AFRICANGLOBE – Africa’s fastest growing city is Lagos, in Nigeria with 77 people increasing per hour according to the United Nations
The population surge is from high birth rates, Nigerians living abroad returning home and majorly by the rural poor going to the city due to its strong economic growth and oil boom.
2. Democratic Republic of Congo (DRC) follows closely with an addition of 61 people to its population in Kinshasa.
3. Egypt’s Cairo comes third with a record of 44 people per hour
4. The capital of Angola, Luanda, reports are record of 34 people per hour
5. Burkina Faso’s Ouagadougou has a growth of 23 people per hour in its population matrix.
6. Kenya’s Nairobi welcomes a whole 22 people per hour
7. Following closely is Khartoum in Sudan which as a growth of 21 people per hour, together with (8)Cote d’Ivoire’s Abidjan and (9) South Africa’s Johannesburg which records 21 people per hour as well.
10. Bamako, Mali comes in at the tenth place with 19 people per hour
The figures are calculated using actual population figures for 2010 and forecasts for the likely populations in 2030, taken from 2014’s UN World Urbanization Prospects report.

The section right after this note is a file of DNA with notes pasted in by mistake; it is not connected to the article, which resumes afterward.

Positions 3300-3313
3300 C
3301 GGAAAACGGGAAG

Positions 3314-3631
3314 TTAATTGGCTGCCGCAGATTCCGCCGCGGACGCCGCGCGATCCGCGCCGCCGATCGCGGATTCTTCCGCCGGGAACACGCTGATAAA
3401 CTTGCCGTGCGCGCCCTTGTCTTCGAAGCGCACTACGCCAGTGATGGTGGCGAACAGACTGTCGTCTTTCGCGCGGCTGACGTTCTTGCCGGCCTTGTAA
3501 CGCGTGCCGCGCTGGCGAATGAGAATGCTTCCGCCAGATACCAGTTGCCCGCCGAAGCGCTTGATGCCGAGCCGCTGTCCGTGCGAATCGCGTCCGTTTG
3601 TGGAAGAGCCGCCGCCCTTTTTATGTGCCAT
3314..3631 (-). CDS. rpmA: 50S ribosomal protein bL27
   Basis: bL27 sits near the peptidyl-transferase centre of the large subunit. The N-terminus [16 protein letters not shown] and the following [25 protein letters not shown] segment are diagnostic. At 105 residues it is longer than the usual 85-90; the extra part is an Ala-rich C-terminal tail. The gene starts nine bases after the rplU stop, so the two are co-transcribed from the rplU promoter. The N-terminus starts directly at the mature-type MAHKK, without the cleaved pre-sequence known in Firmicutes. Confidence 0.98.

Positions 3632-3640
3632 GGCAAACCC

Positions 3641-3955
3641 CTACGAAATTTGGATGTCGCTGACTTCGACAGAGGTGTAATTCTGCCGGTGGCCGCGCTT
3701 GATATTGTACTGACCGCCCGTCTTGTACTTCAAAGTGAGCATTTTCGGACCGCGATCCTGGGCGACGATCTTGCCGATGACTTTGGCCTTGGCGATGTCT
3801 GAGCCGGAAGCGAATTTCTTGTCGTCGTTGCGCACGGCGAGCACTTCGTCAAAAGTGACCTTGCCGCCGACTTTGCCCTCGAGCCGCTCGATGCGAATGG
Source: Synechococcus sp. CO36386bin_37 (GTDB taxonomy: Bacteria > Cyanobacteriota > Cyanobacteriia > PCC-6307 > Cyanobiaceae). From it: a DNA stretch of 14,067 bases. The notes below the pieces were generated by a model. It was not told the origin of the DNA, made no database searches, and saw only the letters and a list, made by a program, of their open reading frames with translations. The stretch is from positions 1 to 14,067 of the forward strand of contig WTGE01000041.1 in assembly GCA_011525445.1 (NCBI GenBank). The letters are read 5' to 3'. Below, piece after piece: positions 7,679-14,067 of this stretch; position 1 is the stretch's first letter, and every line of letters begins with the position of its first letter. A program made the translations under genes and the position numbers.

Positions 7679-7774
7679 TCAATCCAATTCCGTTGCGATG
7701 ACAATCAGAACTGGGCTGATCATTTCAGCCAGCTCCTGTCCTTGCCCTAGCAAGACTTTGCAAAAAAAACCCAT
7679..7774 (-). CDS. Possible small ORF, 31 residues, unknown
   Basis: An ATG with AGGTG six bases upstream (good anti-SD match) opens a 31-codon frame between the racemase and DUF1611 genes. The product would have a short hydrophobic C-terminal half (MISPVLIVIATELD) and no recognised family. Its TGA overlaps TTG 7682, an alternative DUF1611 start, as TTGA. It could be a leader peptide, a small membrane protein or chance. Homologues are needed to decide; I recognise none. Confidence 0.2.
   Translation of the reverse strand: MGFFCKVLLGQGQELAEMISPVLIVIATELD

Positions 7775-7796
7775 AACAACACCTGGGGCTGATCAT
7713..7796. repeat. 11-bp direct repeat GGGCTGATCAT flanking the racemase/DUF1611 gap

Africa’s population of roughly 1.1 billion is expected to double by 2050. More than 80% of that growth will occur in cities, especially slums according to World Economic Forum. According to the UN two-thirds of Africans are expected to live in cities by 2050
Some believe that Africa’s cities are the new frontier: sustained population growth will drive economic development, with Africa becoming the world’s manufacturing powerhouse. However, others are concerned that the continent’s cities could become over-stressed through rapid, unplanned urbanization, generating political, economic and environmental upheaval, and overwhelming countries and possibly regions reports WEF.
“We need to invest in building economic opportunities, especially those of women, of which 92 percent work in the informal sector. Cities and towns have a key role to play in that process, but only if Governments take bold policy action,” said Abdoulaye Mar Dieye, Director of the Regional Bureau for Africa at UNDP.